Deeper Into Movies: "The Wackness" (2008)
Courtesy of Occupant Films / Sony Pictures Classics
I saw The Wackness on Sunday, mostly because I’d heard there was a scene where Mary-Kate Olsen and Gandhi make out. I heard right; it was awesome. But the movie was really about teen angst, and though it’s set in 1994 with a New York hip-hop soundtrack and is about a high school drug dealer who makes $26,000 in a summer selling weed in Manhattan, loners of all locations, musical bents and substance abuse problems should find much to relate to.
The lead character is a misanthropic Jew (well, probably – dude’s name is Luke Shapiro, played with ease by a greasy-haired Josh Peck) who loves A Tribe Called Quest and lusts after his psychiatrist/weed client Dr. Squire’s step-daughter. Gandhi (Sir Ben Kingsley, natch) plays the psychiatrist, enthusiastically going through a midlife bender that’d make Hunter S. Thompson proud and trading sessions with Luke for dime-bags. Bluntly, his life’s a mess. Shapiro’s isn’t much better, not with warring parents and a friendless last summer at home to look forward to.
Despite the gloom it’s a surprisingly funny movie, though there’s not much of a happy ending: dude gets the girl, loses her, and doesn’t want her back, which does make for a pretty great coming-of-age arc. Especially since I didn’t anticipate him actually getting the girl (a blithe Olivia Thirlby [Juno], who looks like Rachel McAdam’s little sister and plays a slightly more innocent variation of Anne Hathaway’s detached party girl from the straight-to-video classic Havoc). The movie balances comedy and quiet suburban tragedy well; even a third act suicide attempt has real laughs attached. The cinematography is bleak and urban but not gritty, favoring student-film soft-focus shots — a too-easy metaphor for disconnect, but one the film doesn’t abuse.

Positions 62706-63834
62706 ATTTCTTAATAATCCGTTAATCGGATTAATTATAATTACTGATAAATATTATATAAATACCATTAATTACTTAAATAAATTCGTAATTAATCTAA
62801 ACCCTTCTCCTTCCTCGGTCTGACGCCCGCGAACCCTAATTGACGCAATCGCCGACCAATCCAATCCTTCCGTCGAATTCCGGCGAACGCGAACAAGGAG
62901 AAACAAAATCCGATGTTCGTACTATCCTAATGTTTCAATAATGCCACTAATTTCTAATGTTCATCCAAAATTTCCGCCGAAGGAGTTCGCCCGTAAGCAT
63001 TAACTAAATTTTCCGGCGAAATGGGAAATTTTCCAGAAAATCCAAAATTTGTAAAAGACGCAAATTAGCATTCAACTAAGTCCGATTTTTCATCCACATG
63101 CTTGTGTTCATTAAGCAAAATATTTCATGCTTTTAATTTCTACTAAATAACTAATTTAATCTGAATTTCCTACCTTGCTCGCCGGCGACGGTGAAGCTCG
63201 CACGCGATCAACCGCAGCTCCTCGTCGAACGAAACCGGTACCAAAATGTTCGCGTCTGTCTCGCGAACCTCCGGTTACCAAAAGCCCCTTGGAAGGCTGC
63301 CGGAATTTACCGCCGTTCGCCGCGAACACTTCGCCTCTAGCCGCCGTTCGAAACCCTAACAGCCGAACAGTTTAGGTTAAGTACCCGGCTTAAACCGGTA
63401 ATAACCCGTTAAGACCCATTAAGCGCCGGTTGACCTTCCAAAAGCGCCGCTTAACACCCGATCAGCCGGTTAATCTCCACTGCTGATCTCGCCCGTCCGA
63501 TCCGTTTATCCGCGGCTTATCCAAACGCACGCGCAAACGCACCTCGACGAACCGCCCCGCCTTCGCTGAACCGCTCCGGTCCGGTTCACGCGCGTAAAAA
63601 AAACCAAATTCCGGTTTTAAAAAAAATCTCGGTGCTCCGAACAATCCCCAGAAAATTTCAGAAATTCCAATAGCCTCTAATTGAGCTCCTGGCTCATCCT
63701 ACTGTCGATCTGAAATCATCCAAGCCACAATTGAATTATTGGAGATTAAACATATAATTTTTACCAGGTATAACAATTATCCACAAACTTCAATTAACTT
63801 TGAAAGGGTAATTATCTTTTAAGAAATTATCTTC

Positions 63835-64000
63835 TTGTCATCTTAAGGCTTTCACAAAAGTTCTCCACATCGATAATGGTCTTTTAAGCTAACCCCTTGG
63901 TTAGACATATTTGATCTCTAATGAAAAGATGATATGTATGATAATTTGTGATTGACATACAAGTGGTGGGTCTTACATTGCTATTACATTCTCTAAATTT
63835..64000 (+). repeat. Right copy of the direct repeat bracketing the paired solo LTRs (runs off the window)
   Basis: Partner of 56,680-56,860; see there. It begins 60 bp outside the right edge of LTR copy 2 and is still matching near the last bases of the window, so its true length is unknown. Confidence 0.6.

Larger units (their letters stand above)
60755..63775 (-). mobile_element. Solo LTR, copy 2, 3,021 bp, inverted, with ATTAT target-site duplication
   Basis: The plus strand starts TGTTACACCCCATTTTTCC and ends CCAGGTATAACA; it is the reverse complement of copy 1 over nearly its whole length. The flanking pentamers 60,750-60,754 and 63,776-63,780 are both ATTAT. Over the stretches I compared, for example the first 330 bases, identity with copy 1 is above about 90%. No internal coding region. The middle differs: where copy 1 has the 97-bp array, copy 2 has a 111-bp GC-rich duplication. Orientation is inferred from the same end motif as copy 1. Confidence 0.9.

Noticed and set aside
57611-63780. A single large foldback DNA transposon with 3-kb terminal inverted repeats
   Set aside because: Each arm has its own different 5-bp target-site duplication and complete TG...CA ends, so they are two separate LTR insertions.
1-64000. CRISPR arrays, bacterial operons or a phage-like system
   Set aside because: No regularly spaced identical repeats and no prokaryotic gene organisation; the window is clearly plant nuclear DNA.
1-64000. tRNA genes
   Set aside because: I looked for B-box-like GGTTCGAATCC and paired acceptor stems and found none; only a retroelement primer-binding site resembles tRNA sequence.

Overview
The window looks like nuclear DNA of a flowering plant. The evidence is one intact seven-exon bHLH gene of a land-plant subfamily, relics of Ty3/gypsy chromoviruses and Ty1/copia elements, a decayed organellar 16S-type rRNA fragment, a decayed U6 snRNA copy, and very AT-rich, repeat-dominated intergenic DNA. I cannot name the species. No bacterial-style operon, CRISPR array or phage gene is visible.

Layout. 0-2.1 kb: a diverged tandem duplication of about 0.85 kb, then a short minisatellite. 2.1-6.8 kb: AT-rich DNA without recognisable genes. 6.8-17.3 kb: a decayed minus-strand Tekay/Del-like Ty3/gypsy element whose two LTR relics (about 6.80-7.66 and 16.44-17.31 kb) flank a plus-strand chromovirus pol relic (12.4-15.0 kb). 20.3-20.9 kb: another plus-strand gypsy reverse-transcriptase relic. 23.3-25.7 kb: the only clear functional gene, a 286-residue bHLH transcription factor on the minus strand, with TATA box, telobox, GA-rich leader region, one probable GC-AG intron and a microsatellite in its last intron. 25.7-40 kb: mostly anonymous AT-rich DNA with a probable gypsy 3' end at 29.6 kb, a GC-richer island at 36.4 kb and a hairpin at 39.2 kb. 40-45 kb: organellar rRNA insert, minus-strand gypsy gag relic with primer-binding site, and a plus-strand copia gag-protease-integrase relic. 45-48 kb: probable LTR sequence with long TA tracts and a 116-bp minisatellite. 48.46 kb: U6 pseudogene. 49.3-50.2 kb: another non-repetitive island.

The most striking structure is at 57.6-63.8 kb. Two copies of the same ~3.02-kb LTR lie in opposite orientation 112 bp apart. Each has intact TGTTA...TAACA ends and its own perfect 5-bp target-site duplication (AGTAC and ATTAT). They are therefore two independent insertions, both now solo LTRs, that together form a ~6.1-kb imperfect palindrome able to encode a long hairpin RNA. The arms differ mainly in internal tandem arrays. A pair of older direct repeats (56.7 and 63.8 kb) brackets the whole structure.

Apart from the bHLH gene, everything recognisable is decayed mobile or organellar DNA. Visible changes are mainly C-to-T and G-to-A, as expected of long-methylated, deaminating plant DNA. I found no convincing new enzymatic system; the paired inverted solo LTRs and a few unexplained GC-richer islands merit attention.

Refreshingly, The Wackness eschews dumb pot jokes and also any mention of race: Luke, a white dude who listens to hip-hop, moves and sells weed among whites, blacks and Asians with equal aplomb. A blurry, rose-colored look at 1994? Yes, but a clear-eyed take on being 18, on that horrible summer between high school and college when hearts break, popular kids start turning grey and losers learn to get born again.